You could call this a risk assessment on the failure of Glen Dimplex to supply accurate information on their website. If you have followed the narrative in order of appearance on this website as a RGI, you will already recognise what problems you may be presented with. All the following will be obvious to a seasoned RGI but not necessarily a rookie or consumers.

Glen Dimplex must have known what they are doing is not acceptable. They have in my opinion gambled that the chances of all this resulting in an unsafe situation occurring as being small. However, in doing so they have automatically made a determination on behalf of RGI and consumers as well. This leaves RGI and consumers at risk, to whatever extent, without their informed consent and sets another dangerous precedent. Precisely why the HSE have laws in place to prevent rogue traders from behaving in this way. The general public are now relying on the HSE to act properly.

A RGI downloading MI on 32.689.33 might actually be running a Landlord Gas Safety Check, carrying out a service or a safety check for some other purpose. If the 32.689.33 concerned is actually less than three years old, the RGI will unwittingly download the wrong MI. They will have no way of knowing.

Following this download, a RGI may determine that originally, according to the downloaded MI, a spigot restrictor should have been fitted and be puzzled by its absence. The RGI might:

  1. Obtain and fit a spigot restrictor. The RGI will still (must) carry out a flue-flow test and the spillage test, but this time in the wrong place. The spillage test may still pass. This installation now has two restrictors fitted and as such will be more at risk from the vicissitudes of nature. The installation will (not might) more easily become unsafe, leading to CO production.

  2. Even if a spigot restrictor is not determined to be necessary in the above scenario, the gas fire may pass the spillage test (the wrong one) on that particular day when it might not ordinarily. The legacy left, a threat to safety as described above. The danger of carbon monoxide and in the event of a criminal investigation, you can guarantee it will be determined the RGI incorrectly serviced the gas fire. But only Glen Dimplex will know which serial numbers determine which 32.689.33 is which 32.689.33, the rest of the world do not (yet).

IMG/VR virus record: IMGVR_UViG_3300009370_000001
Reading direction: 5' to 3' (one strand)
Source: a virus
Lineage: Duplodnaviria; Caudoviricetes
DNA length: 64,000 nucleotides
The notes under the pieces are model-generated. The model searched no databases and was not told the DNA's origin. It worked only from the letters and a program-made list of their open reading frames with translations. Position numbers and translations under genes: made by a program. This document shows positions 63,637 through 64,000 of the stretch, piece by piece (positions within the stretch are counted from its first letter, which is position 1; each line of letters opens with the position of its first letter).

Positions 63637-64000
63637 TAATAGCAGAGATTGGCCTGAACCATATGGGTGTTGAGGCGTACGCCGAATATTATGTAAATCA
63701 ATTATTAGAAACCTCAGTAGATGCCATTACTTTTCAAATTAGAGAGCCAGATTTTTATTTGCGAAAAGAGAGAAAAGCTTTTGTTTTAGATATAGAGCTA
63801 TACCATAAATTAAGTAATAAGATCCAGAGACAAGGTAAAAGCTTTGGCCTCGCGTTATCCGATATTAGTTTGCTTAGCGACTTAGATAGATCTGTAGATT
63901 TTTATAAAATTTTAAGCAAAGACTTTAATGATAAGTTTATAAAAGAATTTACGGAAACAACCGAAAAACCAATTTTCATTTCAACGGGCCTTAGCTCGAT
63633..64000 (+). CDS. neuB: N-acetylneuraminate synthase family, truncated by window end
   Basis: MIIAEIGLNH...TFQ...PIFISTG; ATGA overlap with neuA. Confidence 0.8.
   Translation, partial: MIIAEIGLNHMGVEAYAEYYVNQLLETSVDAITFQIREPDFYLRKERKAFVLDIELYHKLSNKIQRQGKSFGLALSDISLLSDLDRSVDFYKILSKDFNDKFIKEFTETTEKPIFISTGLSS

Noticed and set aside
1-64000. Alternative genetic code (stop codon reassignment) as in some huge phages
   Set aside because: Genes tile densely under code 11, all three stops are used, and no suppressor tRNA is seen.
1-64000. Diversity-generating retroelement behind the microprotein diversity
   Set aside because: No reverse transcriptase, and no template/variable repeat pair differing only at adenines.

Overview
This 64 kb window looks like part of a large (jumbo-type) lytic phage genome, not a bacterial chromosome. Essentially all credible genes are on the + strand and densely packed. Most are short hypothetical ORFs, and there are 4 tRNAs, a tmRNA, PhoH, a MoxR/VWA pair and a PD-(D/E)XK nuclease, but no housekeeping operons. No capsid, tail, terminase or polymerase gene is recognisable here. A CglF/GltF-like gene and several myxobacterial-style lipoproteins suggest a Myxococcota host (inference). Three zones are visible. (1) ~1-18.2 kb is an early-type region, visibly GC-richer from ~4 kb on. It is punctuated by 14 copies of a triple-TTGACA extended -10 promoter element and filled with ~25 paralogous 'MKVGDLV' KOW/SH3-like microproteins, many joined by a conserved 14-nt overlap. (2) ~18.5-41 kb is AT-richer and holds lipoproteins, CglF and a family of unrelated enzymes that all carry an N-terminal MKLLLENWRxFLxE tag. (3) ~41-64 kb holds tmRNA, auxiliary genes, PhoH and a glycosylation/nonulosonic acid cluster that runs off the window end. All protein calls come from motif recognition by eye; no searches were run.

3. The RGI having determined that a spigot restrictor is required while relying on the wrong MI, might inappropriately assert to a householder that the original installation RGI made a mistake and pass that information on to the consumer. That could ultimately lead to a dispute with associated unpleasantness.

It is entirely possible that a RGI familiar only with the 32.689.33 manufactured after June 2019 may attend an older model and unwittingly apply the MI related to the new model of 32.689.33 and:

  1. Remove any spigot restrictor if fitted, thinking the original RGI fitted one in error, bearing in mind the new MI states that a spigot restrictor is not required. Applying the original MI to a newer model of 32.689.33 is less likely to lead to an unsafe situation but the energy efficiency of the installation could definitely be impacted in this scenario. With the current cost of fuel, not particularly helpful.

  2. The spillage test carried out in accordance with the new MI would be incorrect (if it was actually possible to carry out that spillage test on the installation concerned).

NB: To add to confusion there is a check list document bundled with the new 32.689.33 which reminds RGI to consider fitting the 'restrictor' although the MI states that no spigot restrictor is required. In addition, labelling on the appliance itself also refers to a restrictor.

You may wonder and worry if this applies to any other Glen Dimplex products of similar type. I certainly do. We have no way of knowing. We are completely in the dark. This is scary stuff and to expose both RGI and consumers to an elevated risk of an unsafe situation is reckless. It is also avoidable. However small the risk they consider it to be, they have made a decision on our behalf, created a risk where there was none before and not told anyone about it.

Manufacturers like Glen Dimplex can avail themselves of the opportunity to post information to RGI, via the good offices of Gas Safe Register. Information is delivered in various forms. Similar to the service provided by leading supermarkets when product recalls are made. Routine stuff. In this instance that would not include delivering two MI for 32.689.33 plus a list of serial numbers. That situation was self-inflicted and should not have happened. This must be rolled back in due course. A job for the HSE.

A good example is a notice about a safety issue that was not foreseen. In August 2014 a cooker manufacturer reported there was a risk of carbon monoxide production if grill doors were closed on cookers with the grill operational. All manufacturers advise against this in their user-manuals, but these manuals can vanish into domestic black holes. The latter manufacturer pointed to a very simple fix (Gas Safe Register - Safety Bulletin 15) for the problem. Eight years later in August 2022, Glen Dimplex followed suit with precisely the same problem and supplied this list (but not a fix).

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